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International Relations

China's premier broadens charm offensive to court Japan Inc.

Li invites businesses to join Belt and Road projects

Chinese Premier Li Keqiang, left, toasts alongside Japanese Prime Minister Shinzo Abe and Sadayuki Sakakibara, chairman of the Keidanren business lobby. (Photo by Takuya Imai)

TOKYO -- Chinese Premier Li Keqiang turned his diplomatic skills on Japanese business and political leaders Thursday, opening new fronts to promote bilateral cooperation and to push his country's signature infrastructure initiative.

"It is safe to say that Sino-Japanese political ties are returning to normal," Li said at one point during the day. The premier came to Japan for a three-way summit with Prime Minister Shizo Abe and South Korean President Moon Jae-in, which took place on Wednesday.

On his third day in the country, Li visited the Diet to meet with the leaders of both chambers and also held meetings with ruling and opposition lawmakers in the capital.

"I have felt that all segments of Japanese society are eager to raise Sino-Japanese relations to a new level," Li told Tadamori Oshima, speaker of Japan's lower house. He invited Oshima to visit China in his capacity as a senior politician.

Speaking to a group of ruling-coalition officials, including Liberal Democratic Party Secretary-General Toshihiro Nikai and Komeito leader Natsuo Yamaguchi, Li said China hoped to work with them to ensure both countries' "stable and sustained development."

The premier covered other political bases by meeting with senior figures from six opposition parties, including Yukio Edano, chief of the center-left Constitutional Democratic Party.

The business community was next on his list. Li touted China's Belt and Road infrastructure initiative at a reception hosted by Japanese business leaders, including Sadayuki Sakakibara, chairman of Japan's top business lobby, Keidanren. China aims to "link the project to Japan's growth strategy," he told business leaders.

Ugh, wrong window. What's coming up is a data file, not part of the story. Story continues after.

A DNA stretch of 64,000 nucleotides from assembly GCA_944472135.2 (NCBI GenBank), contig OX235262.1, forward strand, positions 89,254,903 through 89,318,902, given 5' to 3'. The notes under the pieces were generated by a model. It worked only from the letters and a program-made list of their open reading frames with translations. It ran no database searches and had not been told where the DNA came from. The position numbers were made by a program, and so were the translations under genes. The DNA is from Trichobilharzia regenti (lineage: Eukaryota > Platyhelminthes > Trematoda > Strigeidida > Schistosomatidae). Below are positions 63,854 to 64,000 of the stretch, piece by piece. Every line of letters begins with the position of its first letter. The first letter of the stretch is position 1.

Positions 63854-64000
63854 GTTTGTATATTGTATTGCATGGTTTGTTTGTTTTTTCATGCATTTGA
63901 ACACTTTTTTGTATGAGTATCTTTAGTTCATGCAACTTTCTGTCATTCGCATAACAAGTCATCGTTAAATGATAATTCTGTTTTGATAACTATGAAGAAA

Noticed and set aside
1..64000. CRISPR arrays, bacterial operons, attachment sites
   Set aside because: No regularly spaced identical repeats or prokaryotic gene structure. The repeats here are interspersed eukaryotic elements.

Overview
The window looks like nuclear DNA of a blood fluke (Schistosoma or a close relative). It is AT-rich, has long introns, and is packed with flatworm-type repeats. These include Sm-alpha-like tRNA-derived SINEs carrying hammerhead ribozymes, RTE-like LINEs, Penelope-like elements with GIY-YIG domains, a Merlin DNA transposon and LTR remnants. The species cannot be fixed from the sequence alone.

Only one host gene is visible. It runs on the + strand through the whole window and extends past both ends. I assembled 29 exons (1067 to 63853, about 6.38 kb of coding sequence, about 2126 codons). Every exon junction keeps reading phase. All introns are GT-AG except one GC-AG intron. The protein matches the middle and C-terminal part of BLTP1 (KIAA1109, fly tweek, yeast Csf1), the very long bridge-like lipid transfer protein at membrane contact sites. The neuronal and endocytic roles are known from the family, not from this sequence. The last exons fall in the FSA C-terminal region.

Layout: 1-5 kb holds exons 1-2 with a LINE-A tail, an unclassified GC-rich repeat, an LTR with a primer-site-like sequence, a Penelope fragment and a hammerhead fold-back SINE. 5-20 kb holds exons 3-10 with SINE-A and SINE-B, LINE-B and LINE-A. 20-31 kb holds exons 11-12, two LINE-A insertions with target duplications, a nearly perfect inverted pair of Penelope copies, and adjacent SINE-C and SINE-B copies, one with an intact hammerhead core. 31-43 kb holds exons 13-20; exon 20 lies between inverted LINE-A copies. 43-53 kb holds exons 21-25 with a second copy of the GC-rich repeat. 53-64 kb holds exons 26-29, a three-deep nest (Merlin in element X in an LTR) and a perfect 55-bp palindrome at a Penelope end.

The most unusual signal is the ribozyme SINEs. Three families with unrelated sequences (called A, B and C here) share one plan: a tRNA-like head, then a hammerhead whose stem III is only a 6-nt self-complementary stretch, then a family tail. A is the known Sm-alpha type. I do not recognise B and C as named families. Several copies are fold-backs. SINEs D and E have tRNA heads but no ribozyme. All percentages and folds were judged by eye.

The two countries "hold responsibility for protecting free trade and standing up to protectionism," he added, particularly as the Donald Trump administration in the U.S. ratchets up its protectionist trade policy.

Li's four-day visit to Japan, which began Tuesday, is the first by a Chinese premier in eight years. Four days is an unusually long time for someone in his office to spend overseas, he acknowledged at the business reception. But Japan need not wait another eight years for the premier's next visit, Li promised.

Li apparently believes Japan's business community, which has a relatively smooth relationship with China, could help underpin broader Sino-Japanese relations.

The premier ended his day in Hokkaido, ahead of a gathering of Japanese and Chinese governors in Sapporo on Friday. Li met with Hokkaido Gov. Harumi Takahashi on Thursday evening, saying China is prepared to import "safe, high-quality agricultural products" from the region, which is a major Japanese agricultural hub.

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